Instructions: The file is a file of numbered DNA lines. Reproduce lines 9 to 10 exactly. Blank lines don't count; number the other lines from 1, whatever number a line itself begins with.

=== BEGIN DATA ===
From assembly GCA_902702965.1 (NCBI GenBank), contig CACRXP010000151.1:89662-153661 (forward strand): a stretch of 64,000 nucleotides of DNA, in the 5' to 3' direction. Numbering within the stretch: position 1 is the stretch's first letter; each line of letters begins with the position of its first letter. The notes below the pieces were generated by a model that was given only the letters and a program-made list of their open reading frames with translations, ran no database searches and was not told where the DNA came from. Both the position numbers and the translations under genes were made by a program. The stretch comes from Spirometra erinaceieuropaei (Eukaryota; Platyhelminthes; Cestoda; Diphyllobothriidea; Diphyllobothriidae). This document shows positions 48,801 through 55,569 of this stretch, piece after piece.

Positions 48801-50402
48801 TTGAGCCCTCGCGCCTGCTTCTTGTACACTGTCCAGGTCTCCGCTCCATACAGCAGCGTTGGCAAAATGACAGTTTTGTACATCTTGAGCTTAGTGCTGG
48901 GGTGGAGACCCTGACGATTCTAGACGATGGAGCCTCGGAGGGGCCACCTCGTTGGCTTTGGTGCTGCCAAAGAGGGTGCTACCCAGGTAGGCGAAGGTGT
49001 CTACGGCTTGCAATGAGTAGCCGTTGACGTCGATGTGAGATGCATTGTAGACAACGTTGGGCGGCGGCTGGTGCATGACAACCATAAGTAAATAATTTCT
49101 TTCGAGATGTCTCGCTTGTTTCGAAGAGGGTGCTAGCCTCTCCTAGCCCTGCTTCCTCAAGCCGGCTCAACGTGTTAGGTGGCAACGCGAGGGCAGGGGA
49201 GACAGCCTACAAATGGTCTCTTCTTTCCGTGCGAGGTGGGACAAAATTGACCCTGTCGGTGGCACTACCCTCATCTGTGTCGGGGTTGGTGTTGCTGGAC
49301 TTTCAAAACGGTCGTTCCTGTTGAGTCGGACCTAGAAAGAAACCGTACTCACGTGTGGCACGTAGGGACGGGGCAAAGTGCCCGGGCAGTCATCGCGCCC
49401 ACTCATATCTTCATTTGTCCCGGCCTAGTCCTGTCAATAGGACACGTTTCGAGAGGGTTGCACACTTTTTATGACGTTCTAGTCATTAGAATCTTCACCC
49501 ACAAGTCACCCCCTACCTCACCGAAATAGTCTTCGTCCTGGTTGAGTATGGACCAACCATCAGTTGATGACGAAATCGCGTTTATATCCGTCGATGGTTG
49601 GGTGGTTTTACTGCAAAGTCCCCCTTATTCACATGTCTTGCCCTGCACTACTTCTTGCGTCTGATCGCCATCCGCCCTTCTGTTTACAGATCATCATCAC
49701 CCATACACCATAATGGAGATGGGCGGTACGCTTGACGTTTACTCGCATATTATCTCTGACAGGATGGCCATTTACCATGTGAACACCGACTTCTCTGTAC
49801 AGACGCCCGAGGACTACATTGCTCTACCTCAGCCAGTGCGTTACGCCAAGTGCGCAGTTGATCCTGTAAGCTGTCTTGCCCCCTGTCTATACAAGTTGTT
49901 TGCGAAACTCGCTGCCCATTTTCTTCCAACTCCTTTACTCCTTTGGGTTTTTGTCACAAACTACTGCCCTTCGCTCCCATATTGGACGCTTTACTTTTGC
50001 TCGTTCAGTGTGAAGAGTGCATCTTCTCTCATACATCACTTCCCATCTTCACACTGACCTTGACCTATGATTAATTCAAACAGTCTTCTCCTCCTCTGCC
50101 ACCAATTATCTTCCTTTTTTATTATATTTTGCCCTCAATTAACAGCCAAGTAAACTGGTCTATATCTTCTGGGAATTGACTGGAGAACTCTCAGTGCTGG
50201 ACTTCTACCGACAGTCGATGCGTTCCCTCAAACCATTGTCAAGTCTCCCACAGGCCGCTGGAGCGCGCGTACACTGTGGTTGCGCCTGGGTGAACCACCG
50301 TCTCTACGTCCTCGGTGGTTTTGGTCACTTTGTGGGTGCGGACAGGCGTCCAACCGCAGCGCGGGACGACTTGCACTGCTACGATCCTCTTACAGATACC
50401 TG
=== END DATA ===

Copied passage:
49401 ACTCATATCTTCATTTGTCCCGGCCTAGTCCTGTCAATAGGACACGTTTCGAGAGGGTTGCACACTTTTTATGACGTTCTAGTCATTAGAATCTTCACCC
49501 ACAAGTCACCCCCTACCTCACCGAAATAGTCTTCGTCCTGGTTGAGTATGGACCAACCATCAGTTGATGACGAAATCGCGTTTATATCCGTCGATGGTTG